|Publication number||US4950868 A|
|Application number||US 07/319,172|
|Publication date||Aug 21, 1990|
|Filing date||Mar 3, 1989|
|Priority date||Mar 3, 1989|
|Publication number||07319172, 319172, US 4950868 A, US 4950868A, US-A-4950868, US4950868 A, US4950868A|
|Inventors||Gary J. Moss, Michael Toler, Steven Rehkemper|
|Original Assignee||Marmon Holdings, Inc.|
|Export Citation||BiBTeX, EndNote, RefMan|
|Patent Citations (4), Referenced by (64), Classifications (24), Legal Events (6)|
|External Links: USPTO, USPTO Assignment, Espacenet|
This invention relates to heated garments and more particularly--although not exclusively--to heated gloves.
The inventive device will find a use in any of many different kinds of garments, such as: gloves, socks, hats, ear muffs, underwear, and the like. The term "gloves" is used herein for convenience of expression, to describe all of these and similar garments. Therefore, the term "gloves" is to be construed as broadly as the prior art permits in order to encompass all suitable garments.
One problem with such a garment is the limited amount of energy in the power supply that is used to heat it. Since each ounce that is attached to the hand must be lifted, moved, lowered, etc. everytime that the hand is moved, even a slight amount of added weight can become very tiring. Therefore, it is desirable for the smallest and lightest practical batteries to be used. As a result, there has been a choice between gloves with large batteries that were too heavy or gloves which could not be heated over a sufficient period of time without having to repeatedly change batteries. One example of a heated glove is found in U.S. Pat. No. 4,021,640.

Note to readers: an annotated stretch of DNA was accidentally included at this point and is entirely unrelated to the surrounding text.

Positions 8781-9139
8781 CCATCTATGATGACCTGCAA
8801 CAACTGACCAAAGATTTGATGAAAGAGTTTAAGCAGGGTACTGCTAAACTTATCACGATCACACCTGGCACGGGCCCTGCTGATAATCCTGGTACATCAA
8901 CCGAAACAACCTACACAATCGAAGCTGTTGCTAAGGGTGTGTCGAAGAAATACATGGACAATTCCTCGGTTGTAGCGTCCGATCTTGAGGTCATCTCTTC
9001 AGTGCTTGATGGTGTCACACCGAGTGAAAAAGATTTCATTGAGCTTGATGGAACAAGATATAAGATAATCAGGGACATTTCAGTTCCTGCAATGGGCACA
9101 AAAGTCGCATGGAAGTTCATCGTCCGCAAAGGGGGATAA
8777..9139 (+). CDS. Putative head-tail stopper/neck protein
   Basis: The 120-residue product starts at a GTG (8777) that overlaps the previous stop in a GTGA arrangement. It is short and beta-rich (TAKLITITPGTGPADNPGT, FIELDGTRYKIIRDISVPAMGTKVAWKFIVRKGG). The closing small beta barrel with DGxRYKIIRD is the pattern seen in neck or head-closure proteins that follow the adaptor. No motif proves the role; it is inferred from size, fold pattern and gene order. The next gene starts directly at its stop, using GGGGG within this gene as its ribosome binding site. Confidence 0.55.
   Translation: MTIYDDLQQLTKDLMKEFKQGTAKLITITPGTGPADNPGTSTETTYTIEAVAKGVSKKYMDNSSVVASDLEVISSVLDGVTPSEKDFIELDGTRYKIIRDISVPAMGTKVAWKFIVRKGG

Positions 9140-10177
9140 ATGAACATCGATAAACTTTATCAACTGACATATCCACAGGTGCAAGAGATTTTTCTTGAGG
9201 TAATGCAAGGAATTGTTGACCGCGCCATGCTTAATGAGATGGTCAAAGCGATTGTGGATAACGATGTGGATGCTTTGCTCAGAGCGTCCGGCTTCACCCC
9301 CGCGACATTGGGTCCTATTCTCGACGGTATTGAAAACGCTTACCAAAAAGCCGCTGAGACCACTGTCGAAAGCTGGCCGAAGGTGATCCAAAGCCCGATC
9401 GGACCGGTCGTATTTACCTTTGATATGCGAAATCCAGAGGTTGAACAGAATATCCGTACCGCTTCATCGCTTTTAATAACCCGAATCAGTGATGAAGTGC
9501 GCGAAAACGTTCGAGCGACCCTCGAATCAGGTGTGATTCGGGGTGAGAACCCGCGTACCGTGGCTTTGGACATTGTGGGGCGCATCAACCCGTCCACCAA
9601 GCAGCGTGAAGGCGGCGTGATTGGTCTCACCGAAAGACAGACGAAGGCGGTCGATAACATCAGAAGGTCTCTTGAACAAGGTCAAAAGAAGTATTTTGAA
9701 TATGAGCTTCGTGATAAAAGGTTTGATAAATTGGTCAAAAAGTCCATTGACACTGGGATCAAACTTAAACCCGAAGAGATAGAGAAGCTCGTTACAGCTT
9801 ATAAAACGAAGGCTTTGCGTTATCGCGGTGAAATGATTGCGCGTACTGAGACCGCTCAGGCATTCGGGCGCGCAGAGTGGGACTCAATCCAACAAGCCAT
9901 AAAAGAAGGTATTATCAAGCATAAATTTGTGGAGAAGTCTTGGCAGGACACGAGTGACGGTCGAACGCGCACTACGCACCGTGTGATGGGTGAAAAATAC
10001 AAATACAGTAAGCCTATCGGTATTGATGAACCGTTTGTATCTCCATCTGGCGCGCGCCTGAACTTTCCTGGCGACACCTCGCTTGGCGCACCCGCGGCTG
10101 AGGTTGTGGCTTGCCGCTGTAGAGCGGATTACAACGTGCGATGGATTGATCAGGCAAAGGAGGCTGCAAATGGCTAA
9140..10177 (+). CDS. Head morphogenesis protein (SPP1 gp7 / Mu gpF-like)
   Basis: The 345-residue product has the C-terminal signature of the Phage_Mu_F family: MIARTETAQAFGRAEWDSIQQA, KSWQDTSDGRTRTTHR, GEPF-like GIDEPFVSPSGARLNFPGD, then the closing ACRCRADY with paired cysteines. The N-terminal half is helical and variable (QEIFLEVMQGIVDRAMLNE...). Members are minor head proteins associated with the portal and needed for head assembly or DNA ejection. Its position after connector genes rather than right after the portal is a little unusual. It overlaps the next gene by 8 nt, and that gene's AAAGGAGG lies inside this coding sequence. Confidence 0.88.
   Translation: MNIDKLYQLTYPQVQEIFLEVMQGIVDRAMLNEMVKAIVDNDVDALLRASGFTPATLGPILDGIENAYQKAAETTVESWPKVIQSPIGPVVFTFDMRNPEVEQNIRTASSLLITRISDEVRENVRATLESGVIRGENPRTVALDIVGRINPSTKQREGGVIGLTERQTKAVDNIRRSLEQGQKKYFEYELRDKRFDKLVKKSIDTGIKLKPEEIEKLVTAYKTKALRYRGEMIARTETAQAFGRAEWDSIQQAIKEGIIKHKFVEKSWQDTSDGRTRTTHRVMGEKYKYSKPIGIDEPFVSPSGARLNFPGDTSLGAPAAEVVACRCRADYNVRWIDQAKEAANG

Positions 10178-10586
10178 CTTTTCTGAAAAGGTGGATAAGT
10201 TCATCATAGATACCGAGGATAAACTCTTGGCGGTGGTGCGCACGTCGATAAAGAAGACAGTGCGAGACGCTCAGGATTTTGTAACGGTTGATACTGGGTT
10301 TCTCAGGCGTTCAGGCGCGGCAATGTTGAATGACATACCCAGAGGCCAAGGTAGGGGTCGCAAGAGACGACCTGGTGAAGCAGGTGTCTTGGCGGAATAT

Accordingly, an object of this invention is to provide new and improved means for and methods of extending the period of time during which gloves, or the like, may be heated by a single set of relatively small batteries. Here, an object is to provide electronic control systems that may control a heating element in a manner which greatly increases the effective heating time from a single set of batteries.
Yet another object of the invention is to provide better insulated gloves which enable a heating system and its electronic controls to make more efficient use of the energy in a battery.
Still another object of the invention is to provide a general purpose electronic control system which may be used to control the heating of substantially any garment, especially one using batteries as a source of energy.
In keeping with an aspect of the invention, these and other objects are provided by a well insulated glove with an electronic driving circuit adapted to provide a maximum average amount of heat for a minimum expenditure of energy. In greater detail, the control circuit may be switched. to provide a continuous current which brings the temperature up to a comfortable level. Once that temperature level is reached, the control circuit may switch the current on and off with a duty cycle which changes with variations in the ambient temperature in order to maintain the comfortable level, resulting in an intermittent drain of current. The control circuit is built into a battery pack comprising a plastic case containing batteries which may be inserted into a small pocket, on the back of the glove. The insulated gloves include reflective foil to retain the heat and direct it toward the wearer's hand.